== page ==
Retailers are always looking at the demographics of one area compared to another, to help them determine where they want to locate the next store. Forbes Magazine recently ran an article on where they thought the 200 best places in the country were located and why. This article was published just after tax-day and at the height of the sub-prime lending mess, with gas prices at new highs and GDP levels at their lowest since 2003. I am sure it was meant to put a positive spin on what was a rough few weeks for our economy. Some of the good news was that the SouthEast, for the second year running, had five metro areas in the Top 10. They were Raleigh, North Carolina; Knoxville, Tennessee; Durham, North Carolina; Fayetteville, Arkansas; and Nashville, Tennessee. The criteria included business and living costs, job and income growth, migration trends, education of the workforce, crime rates and cultural opportunities. In the article, a map of the United States showed Georgia’s ratings in the top 200: Atlanta ranked 25, Savannah ranked 69, Augusta ranked 112, and Columbus ranked 162. I could not help but wonder why the Macon/Warner Robins area was not on the list and what could be done to put it there.
Taking each criterion in turn, I would think that, surely, we rank better than most for business and living costs. We have plenty of land available and, from what I can see, it is competitively priced with land around the rest of the state. Our housing costs are cheap compared to our neighbors in Atlanta. The local, county, and state governments have gone the extra yard to give tax and financing incentives to any business locating in the area that will offer employment for our citizens.
Looking at job and income growth, we have had our share of successes in the past few years, with Kohl’s, Sara Lee, and Bass Pro Shops coming to mind, granted that B&W temporarily knocked us down a peg. Our income levels have risen, along with the rest of the country.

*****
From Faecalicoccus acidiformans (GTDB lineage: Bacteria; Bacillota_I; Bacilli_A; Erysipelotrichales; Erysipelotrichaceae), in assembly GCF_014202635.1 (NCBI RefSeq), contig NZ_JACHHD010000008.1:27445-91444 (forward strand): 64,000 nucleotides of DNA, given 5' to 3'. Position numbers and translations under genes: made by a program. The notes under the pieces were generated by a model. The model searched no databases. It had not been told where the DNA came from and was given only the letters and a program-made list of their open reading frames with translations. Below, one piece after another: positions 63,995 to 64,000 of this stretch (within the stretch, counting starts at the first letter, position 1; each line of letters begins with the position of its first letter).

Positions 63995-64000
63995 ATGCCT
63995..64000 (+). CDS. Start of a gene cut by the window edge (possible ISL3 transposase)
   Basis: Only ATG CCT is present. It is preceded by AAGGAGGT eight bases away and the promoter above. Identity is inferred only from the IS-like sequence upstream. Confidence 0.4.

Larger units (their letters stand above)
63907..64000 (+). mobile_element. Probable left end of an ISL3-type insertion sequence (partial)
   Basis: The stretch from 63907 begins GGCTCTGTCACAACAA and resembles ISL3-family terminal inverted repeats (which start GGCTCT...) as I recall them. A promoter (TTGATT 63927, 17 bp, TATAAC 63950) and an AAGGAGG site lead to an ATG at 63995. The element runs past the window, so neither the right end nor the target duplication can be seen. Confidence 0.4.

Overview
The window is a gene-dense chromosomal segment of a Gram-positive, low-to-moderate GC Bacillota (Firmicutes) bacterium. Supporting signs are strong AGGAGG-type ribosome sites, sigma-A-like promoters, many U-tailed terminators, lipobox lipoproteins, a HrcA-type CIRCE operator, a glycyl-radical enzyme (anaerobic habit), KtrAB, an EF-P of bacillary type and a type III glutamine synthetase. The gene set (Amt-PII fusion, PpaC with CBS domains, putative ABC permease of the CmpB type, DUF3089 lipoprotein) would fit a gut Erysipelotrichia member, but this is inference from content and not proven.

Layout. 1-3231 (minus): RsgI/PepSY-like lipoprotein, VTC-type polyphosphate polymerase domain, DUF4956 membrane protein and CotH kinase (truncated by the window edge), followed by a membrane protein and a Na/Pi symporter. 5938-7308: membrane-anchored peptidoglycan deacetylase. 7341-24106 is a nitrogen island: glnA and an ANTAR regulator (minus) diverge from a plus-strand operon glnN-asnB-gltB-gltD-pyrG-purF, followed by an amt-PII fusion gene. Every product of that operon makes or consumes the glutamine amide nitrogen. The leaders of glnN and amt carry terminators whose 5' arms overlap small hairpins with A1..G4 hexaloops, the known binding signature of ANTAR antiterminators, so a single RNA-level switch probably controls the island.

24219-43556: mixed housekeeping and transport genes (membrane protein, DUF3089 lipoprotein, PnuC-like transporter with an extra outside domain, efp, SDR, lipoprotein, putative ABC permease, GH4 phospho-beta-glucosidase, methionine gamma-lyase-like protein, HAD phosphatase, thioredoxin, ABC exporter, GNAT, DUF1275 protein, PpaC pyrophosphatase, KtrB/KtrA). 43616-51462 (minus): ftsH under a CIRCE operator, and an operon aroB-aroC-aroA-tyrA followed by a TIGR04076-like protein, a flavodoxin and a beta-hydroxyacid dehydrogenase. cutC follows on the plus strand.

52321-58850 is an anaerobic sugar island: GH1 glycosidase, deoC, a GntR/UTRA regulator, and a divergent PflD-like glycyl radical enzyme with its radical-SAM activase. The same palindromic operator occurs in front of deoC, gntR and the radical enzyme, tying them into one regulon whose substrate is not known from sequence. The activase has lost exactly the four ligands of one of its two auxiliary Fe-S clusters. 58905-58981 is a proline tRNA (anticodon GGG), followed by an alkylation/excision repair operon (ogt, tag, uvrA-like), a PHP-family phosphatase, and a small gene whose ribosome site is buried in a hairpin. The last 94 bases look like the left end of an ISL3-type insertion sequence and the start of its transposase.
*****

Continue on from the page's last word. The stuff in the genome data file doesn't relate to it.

Regarding migration trends, not a week goes by that I don’t receive a call from somebody from Florida who is considering relocating to Macon. Recently, I have helped companies from Texas, Michigan, and Florida find locations in Middle Georgia. I feel people are moving into, rather than out of, our area. If you check the statistics, it looks like Bibb County has stagnant growth, but further investigation shows that people work in Bibb County, but live in Houston, Jones, and Monroe Counties.
We are also doing a good job educating the workforce. Central Georgia Technical College offers numerous courses to compliment the needs of employers in the region. Macon State’s freshman class size has doubled from a year ago. Mercer University and Wesleyan College continue to thrive, and Georgia College & State University is opening Masters level courses in downtown Macon this fall.
Unfortunately, our crime rates and cultural opportunities are not better than the other top cities. While our crime rates are high, our police forces are working hard to lower the rates. Cultural opportunities are available, but not at the frequency of a larger city. I know plenty of people that will spend the weekend in Atlanta to attend nationally known entertainment, while right in downtown Macon, Mercer University, in conjunction with the Grand Opera House, offers superb performances.
So, from an overall perspective and considering the above criteria, why did Savannah, Columbus, and Augusta make the list, while Macon and Warner Robins did not? Population size comes to mind. We have half the population of these other locations. Some of those other locations have consolidated their governments. If we consolidated, we could double in population size overnight. Not to mention, the savings created by no longer having to duplicate government services. For those retailers, article writers, and statisticians looking at cities from a national perspective, Macon and Warner Robins would no longer need a footnote to explain how their attributes compared to other locations in the country twice their size. For those working statistics we would immediately look twice as good.